There have been some debates as to whether the iPhone has a place in the enterprise. Opponents generally point out, correctly, that the iPhone in its current iteration is ill-suited for any role in the enterprise. Other than the lack of any mechanism for centralized configuration and control, the reason is also quite simply due to its limited ability to receive mail only in POP or IMAP, with no push mail capabilities at all.
It is not hard to see just how far behind the iPhone is when you consider that its main contenders in the push mail space are RIM's BlackBerry, with its tried-and-tested BlackBerry Enterprise Server (BES), and Microsoft's Windows Mobile devices, with their built-in support that comes pre-packaged in Microsoft Exchange.
Now, if the iPhone is able to link up with an enterprise e-mail server without having to modify any existing settings or firewall configurations, that would surely be a giant step forward in the right direction.
Guess what? If U.K.-based company Synchronica PLC has a say in this matter, getting an iPhone to retrieve mail directly from an Exchange Server without any additional configuration can already be done.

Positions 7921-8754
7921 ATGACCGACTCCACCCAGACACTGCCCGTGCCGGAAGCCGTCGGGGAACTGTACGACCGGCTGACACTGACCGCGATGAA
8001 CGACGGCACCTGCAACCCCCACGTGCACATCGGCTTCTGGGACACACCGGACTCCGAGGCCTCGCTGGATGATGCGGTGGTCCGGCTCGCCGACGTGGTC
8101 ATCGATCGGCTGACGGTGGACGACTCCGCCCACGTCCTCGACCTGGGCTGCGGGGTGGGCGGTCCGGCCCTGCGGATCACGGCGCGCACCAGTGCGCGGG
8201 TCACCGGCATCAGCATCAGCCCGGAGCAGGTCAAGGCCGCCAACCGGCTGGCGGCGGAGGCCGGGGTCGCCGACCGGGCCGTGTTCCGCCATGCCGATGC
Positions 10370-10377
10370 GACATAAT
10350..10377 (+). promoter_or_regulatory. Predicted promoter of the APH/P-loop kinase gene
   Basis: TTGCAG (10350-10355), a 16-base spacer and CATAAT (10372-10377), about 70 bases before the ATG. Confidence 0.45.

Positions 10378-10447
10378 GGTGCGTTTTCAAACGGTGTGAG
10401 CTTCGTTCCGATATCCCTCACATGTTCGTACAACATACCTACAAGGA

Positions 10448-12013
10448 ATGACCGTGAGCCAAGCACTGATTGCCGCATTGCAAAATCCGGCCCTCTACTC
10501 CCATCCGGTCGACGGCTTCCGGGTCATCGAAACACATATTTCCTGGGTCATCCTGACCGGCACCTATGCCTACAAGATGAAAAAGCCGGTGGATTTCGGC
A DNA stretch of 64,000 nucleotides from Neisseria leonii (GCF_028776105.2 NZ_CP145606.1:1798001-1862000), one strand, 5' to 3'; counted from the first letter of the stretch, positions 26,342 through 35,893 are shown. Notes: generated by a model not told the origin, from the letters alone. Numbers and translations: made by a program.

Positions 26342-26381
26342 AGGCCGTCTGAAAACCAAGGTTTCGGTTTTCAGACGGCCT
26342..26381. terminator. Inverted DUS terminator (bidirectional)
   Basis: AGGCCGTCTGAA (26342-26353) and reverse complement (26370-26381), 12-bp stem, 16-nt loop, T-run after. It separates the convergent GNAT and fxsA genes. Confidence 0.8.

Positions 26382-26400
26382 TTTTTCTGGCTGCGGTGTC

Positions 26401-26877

The solution that Synchronica came out with cleverly leverages upon Microsoft's own Outlook Web Access (OWA) to check for e-mail via a hosted service. The retrieved mail is then delivered directly to the iPhone's built-in e-mail client, presumably "pushed" out via IMAP.
This is a very elegant solution because it works based on the existence of a set of firewall configuration and rules that will likely already be in place. If the company already uses direct push or OWA, then zero additional configuration will be necessary.
In fact, Synchronica's Mobile Gateway 3.0 middleware supports synchronization with a wide range of smartphones and mass-market feature phones from Nokia, Sony Ericsson, along with other manufacturers.
Unfortunately, I don't have an iPhone, nor can I get one where I live. But if you do have one, you can sign up for a trial with Synchronica.
Anyway, it would be interesting if the iPhone with Exchange becomes mainstream. Apple and Microsoft versus RIM anyone? I do have some opinions on this if you're care to read How is Microsoft's Direct Push better than the BlackBerry.
Paul Mah is a writer and blogger who lives in Singapore, where he has worked for a number of years in various capacities within the IT industry. Paul enjoys tinkering with tech gadgets, smartphones, and networking devices.